NEWTOWN, Conn. — Children laugh and play outside the rebuilt Sandy Hook School, only a quarter-mile from a network of interconnected paths that lead to a new granite basin, where water flows counter-clockwise around a sycamore tree in a planter.
Twenty-six names are etched into the stone, reminders of the horror, and the loss, that occurred nearby a decade ago. Visitors to the site, enveloped in profound silence, pause before the names to read them and reflect.
This is the newly opened memorial to the 20 first-graders and six educators who were gunned down Dec. 14, 2012, at the Sandy Hook Elementary School.
There was no official ceremony when the memorial opened to the public on Nov. 13. There will be no official observance in Newtown on the 10th anniversary of the shooting. But searing memories of that terrible day remain embedded in this bucolic town in western Connecticut.
“Before the tragedy, no one really knew where Newtown was, a sleepy little town that unfortunately has been defined by it,” said Po Murray, whose 20-year-old neighbor, Adam Lanza, killed his mother before bursting into the school with three semi-automatic firearms.
“Now, most Americans know where Newtown is,” said Murray, chair of Newtown Action Alliance, a gun-violence prevention group. “And if it can happen in Sandy Hook, it can happen anywhere, and it has, unfortunately.”
The memorial, nine years in the making, is intentionally understated. Its five acres of woodland, ponds, and meadows are designed to encourage visitors to reach the water basin in their own way and at their own pace. Some place flowers or floating candles in the water, whose motion carries the offerings toward the tree, a young planting meant to symbolize the 6- and 7-year-olds who died in their classrooms.
Cecilia Krayeski, 88, slowly wheeled her walker down a sloping path to the memorial, past a welcome sign that characterized the site as “a special place of quiet and reverence.”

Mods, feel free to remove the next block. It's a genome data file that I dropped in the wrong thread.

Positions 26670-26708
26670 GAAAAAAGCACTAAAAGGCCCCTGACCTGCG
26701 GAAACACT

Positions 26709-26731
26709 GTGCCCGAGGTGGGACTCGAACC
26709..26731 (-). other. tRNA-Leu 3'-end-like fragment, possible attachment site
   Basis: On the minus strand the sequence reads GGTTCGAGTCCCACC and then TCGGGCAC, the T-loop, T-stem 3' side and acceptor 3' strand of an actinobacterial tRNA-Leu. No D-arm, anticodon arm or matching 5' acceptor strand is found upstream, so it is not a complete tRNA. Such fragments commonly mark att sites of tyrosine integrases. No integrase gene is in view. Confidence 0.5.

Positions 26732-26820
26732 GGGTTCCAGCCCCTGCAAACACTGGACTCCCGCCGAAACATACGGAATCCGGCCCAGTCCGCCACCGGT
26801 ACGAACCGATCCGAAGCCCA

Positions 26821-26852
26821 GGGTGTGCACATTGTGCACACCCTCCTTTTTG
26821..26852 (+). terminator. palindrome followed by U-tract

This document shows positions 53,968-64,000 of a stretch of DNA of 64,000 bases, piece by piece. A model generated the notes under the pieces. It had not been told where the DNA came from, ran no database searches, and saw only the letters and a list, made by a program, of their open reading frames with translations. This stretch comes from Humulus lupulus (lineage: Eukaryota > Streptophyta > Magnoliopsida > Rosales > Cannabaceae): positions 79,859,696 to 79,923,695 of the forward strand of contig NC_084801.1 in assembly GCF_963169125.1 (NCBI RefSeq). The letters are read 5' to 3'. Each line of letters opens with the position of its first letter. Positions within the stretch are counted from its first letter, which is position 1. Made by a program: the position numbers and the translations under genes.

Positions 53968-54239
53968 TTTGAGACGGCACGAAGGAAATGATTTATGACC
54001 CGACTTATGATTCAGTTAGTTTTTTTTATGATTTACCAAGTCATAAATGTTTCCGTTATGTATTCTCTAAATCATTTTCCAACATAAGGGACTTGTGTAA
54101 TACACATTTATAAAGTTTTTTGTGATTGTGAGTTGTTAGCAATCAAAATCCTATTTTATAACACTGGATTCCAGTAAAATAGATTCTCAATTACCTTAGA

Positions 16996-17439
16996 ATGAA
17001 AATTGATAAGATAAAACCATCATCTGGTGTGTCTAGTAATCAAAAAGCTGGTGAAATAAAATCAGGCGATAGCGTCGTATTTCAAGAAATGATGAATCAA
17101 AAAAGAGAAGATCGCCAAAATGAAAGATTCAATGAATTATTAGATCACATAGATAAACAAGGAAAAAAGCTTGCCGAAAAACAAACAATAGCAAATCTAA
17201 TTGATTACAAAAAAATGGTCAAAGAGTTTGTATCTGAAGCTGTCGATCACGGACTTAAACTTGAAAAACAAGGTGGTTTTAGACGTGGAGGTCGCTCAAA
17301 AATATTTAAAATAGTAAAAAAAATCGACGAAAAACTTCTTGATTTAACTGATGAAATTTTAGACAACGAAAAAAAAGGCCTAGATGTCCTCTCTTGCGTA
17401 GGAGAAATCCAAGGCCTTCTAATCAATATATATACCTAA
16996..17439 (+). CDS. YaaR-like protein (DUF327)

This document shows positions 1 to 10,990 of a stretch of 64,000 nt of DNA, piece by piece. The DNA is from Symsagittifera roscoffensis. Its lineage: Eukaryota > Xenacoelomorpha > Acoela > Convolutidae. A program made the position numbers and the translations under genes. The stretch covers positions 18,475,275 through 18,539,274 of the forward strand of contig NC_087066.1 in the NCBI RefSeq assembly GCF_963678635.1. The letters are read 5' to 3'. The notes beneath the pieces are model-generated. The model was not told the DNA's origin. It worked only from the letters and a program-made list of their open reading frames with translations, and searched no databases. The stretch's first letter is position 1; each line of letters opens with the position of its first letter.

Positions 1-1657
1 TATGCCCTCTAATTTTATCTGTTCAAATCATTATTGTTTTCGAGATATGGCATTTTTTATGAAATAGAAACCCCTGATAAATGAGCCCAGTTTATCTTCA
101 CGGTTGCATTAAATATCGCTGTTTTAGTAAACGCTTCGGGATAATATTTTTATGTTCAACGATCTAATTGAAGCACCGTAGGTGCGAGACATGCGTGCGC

“I came to pay my respects,” Krayeski said later, leaning on her walker as she climbed back up the slope. “It’s beautiful.”
JoAnn Bacon, whose daughter Charlotte was among the victims, also visited the memorial on this recent day but declined to comment.
Several other visitors were retired elementary school teachers. Most of them had taught elsewhere, but the tragedy hit home with a visceral, lingering pain.
“They could not have picked a better setting,” said Stephanie Musleh, a retired first-grade teacher who moved to Newtown a year after the tragedy. “I just thought this could have happened to any school, anywhere, my classroom, anybody’s classroom.”
The site is not visible to traffic, and only a few, muffled sounds from the road penetrate the silence. The school where the nearby shootings occurred has been razed, and its replacement stands in a different footprint on the former building’s property.
That symbolism — at the new memorial and the elementary school — is both subtle and unavoidable. Newtown does not dwell on its past, but it cannot forget the horror, either.
Memories of the tragedy resurfaced recently in court. Far-right radio host Alex Jones, a conspiracy theorist who called the shootings a hoax, has been ordered to pay nearly $1.5 billion in damages to Sandy Hook families who said they had been threatened and harassed because of his lies.
Daniel Krauss, chairman of the town’s memorial commission, said the scars from the shooting are indelible. His daughter was a second-grade student at the time. And although she was not harmed that day, the shootings changed the family’s life.
“December 14 was very hard for us. We became very insular afterward,” Krauss recalled. “It’s not that people go about their lives differently now, but there’s a sense that there was a tragic loss here. It’s subtle.”